fn main(){let mut i=String::new();std::io::stdin().read_line(&mut i);let mut o=vec![];let mut c=false;for l in i.trim().as_bytes(){if*l==65||*l==97{c=!c;}else if c{if l.is_ascii_uppercase(){o.push((*l).to_ascii_lowercase());}else{o.push((*l).to_ascii_uppercase());}}else{o.push(*l);}}println!("{}",String::from_utf8(o).unwrap());}


Ungolfed

fn main() {
let mut input = String::new();
let mut output_chars = vec![];
let mut capslock = false;
for letter in input.trim().as_bytes() {
if *letter == 65 || *letter == 97 {
capslock = !capslock;
} else if capslock {
if letter.is_ascii_uppercase() {
output_chars.push((*letter).to_ascii_lowercase());
} else {
output_chars.push((*letter).to_ascii_uppercase());
}
} else {
output_chars.push(*letter);
}
}
println!("{}", String::from_utf8(output_chars).unwrap());
}


Since this uses bytes instead of chars in the loop, 65 and 97 are the byte values for 'A' and 'a'.

I'm new to Rust, so this might be golfable further.

3Welcome to PPCG! – Giuseppe – 2018-03-15T12:09:49.960

3

foreach(spliti(a,$argn)as$b)echo$a++&1?strtoupper($b)^strtolower($b)^$b:$b;  Split into substrings by A (case insensitive) then toogle every second case. Old version for(;a&$c=$argn[$i++];)trim($c,aA)?print($c^chr($f*ctype_alpha($c))):$f^=32;  walks over the string and toogles a flag if the current char is a or A else the char gets toogled depending on the flag and echoed. 3 # Fortran (GFortran), 307 bytes CHARACTER(999)F,G G=' ' READ(*,'(A)')F N=1 M=1 DO I=1,999 IF(F(I:I)=='a'.OR.F(I:I)=='A')THEN M=-M ELSEIF(M==1)THEN G(N:N)=F(I:I) N=N+1 ELSE J=IACHAR(F(I:I)) SELECTCASE(J) CASE(65:90) G(N:N)=ACHAR(J+32) CASE(97:122) G(N:N)=ACHAR(J-32) CASE DEFAULT G(N:N)=F(I:I) ENDSELECT N=N+1 ENDIF ENDDO PRINT*,TRIM(G) END  Try it online! Since Fortran has not "advanced" tools for dealing with strings, I came up with this little monster. Indented and commented: CHARACTER(999)F,G !Define input and output strings (up to 999 characters) G=' ' !Fill output with spaces READ(*,'(A)')F !Take input N=1 !Represent the position to be written in output string M=1 !M=-1: Change case; M=1: Do not change case DO I=1,999 IF(F(I:I)=='a'.OR.F(I:I)=='A')THEN !If the character is A... M=-M !Ah-ha - you pressed cPS-LOCK! ELSEIF(M==1)THEN !Case the character is not A, and do not need to change case... G(N:N)=F(I:I) !...only copy the character N=N+1 ELSE !Otherwise... J=IACHAR(F(I:I)) !...get ascii of current character SELECTCASE(J) CASE(65:90) !If is upper case, G(N:N)=ACHAR(J+32) !now is lower case CASE(97:122) !If is lower case, G(N:N)=ACHAR(J-32) !now is upper case CASE DEFAULT !If do not belong to alphabet, G(N:N)=F(I:I) !simply copy the character ENDSELECT N=N+1 ENDIF ENDDO PRINT*,TRIM(G) !Trim out trailing spaces END !That's all folks!  3 ## Javascript (ES6), 80 79 bytes (Partly based off of this answer by Rick Hitchcock. Posting as a separate answer because I don't have sufficient reputation to comment.) (Saved 1 byte thanks to @l4m2's post here.) a=>a.replace(j=/a()|./gi,(c,o=c[to${j^c>{}?'Low':'Upp'}erCase]())=>(j^=!o,o))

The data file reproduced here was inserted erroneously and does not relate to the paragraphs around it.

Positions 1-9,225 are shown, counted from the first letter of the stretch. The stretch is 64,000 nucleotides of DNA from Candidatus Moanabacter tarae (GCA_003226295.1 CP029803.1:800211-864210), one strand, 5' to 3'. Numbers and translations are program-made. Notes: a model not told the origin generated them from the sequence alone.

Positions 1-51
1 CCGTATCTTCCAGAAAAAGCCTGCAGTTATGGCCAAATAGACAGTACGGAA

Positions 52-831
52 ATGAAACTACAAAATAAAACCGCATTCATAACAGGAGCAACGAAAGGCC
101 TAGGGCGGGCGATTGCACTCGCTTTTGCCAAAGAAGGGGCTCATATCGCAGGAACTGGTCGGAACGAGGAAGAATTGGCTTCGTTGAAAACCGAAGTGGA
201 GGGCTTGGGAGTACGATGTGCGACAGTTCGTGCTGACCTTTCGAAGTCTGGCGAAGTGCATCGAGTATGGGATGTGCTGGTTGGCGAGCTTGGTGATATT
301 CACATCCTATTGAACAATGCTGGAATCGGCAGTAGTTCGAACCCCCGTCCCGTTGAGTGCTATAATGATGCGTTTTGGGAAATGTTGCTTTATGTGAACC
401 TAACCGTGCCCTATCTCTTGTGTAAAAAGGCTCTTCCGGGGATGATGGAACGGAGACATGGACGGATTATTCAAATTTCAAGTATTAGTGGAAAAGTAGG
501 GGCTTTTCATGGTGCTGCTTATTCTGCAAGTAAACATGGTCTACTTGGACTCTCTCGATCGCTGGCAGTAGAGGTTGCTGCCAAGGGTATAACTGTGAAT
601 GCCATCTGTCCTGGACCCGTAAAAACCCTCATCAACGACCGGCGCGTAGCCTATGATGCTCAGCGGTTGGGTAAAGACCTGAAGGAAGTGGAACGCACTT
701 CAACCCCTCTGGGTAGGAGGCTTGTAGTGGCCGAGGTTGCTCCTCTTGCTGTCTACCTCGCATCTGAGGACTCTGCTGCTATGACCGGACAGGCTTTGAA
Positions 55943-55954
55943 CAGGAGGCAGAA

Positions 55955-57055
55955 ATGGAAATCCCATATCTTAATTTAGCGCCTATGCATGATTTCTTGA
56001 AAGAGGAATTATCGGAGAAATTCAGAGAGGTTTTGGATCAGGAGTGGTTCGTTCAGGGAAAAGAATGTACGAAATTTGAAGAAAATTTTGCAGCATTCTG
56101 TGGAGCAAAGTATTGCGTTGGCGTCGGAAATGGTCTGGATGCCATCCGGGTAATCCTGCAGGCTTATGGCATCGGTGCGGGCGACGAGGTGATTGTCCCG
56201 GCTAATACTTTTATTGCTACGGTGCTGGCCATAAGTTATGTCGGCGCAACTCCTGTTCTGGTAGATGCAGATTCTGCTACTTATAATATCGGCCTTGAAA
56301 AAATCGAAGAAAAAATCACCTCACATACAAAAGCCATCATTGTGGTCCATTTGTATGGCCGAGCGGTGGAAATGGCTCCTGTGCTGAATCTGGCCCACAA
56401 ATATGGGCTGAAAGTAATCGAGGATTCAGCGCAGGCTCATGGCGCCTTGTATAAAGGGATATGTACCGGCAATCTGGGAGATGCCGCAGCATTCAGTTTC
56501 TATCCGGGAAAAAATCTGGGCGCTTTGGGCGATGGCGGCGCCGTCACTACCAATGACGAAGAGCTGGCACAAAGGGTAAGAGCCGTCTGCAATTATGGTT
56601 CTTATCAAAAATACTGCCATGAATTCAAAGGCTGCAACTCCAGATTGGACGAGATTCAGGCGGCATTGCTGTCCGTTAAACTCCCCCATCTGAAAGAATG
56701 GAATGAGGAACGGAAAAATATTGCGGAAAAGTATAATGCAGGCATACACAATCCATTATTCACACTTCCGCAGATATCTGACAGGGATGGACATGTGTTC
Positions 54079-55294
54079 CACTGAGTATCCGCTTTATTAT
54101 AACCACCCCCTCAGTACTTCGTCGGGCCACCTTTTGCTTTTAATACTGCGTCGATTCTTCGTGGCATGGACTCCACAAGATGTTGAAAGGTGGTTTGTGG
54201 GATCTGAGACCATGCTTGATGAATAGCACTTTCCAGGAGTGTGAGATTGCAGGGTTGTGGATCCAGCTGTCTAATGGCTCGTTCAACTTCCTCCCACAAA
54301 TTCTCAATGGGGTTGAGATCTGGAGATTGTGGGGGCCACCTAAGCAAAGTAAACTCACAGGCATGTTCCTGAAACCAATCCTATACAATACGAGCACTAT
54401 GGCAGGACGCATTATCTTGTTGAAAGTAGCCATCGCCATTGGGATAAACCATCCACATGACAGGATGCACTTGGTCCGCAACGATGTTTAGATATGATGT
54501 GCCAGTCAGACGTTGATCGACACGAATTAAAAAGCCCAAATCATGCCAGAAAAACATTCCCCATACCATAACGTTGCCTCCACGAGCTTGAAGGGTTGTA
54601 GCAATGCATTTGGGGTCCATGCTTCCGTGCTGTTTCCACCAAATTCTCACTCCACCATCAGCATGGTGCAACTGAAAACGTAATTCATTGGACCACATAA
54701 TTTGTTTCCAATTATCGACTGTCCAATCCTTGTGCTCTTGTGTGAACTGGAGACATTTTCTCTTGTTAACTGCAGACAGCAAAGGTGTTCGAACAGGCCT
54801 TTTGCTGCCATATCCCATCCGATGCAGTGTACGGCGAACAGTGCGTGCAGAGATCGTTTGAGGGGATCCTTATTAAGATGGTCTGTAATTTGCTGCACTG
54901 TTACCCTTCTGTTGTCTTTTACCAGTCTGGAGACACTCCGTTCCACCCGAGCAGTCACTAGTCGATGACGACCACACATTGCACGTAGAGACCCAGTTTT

Welcome to PPCG! – Laikoni – 2018-03-19T09:16:45.290

2

# Python 3, 78 72 bytes

import re
lambda x:re.sub("[Aa](.*?)(a|A|$)",lambda m:m[1].swapcase(),x)  You can use m[1] in place of m.group(1) on Python 3.6+. – Bubbler – 2018-03-15T00:04:11.573 Why was this flagged as low quality…? – Nissa – 2018-03-15T00:21:33.527 I have no idea ... – pppery – 2018-03-15T00:22:21.723 1New posts are flagged automatically if they are short and contain no text. Adding a description usually prevents that. – mbomb007 – 2018-03-15T00:35:48.463 And now I wonder how many "A"s there are supposed to be in "ppperry". – Mr Lister – 2018-03-15T11:03:51.517 Um, why should there be any? – pppery – 2018-03-17T17:38:24.583 2 # ><>, 139 129 bytes 1vo < >>i:"z")?^:"A"^>~~>~1$-
^o+< >::"aA"@=?^=?^$v ^o-^? ("^"$*48:v?@:<
^ vv? )"Z":v?(< >>o
>  ^v  < >:0 )?^;
:< ^v?( "a"


A language with no concept of "characters" is surely the right tool for the job :)

2

# x86-64, 31 bytes

Conforms to the System-V calling convention, tested in Ubuntu 16.04. Takes input from a pointer to a null-terminated in rsi, and outputs the result as a null-terminated string in rdi. rdi is expected to pointer to a buffer that's already been allocated with sufficient size.

Disassembly for byte count:

   0:       31 d2                   xor    edx,edx
2:       ac                      lods   al,BYTE PTR ds:[rsi]
3:       88 c1                   mov    cl,al
5:       24 df                   and    al,0xdf
7:       3c 41                   cmp    al,0x41
9:       75 05                   jne    10 <not_A>
b:       80 f2 20                xor    dl,0x20
e:       eb f2                   jmp    2 <loop>
10:       2c 41                   sub    al,0x41
12:       3c 19                   cmp    al,0x19
14:       77 02                   ja     18 <not_ascii>
16:       30 d1                   xor    cl,dl
18:       91                      xchg   ecx,eax
19:       aa                      stos   BYTE PTR es:[rdi],al
1a:       84 c0                   test   al,al
1c:       75 e4                   jne    2 <loop>
1e:       c3                      ret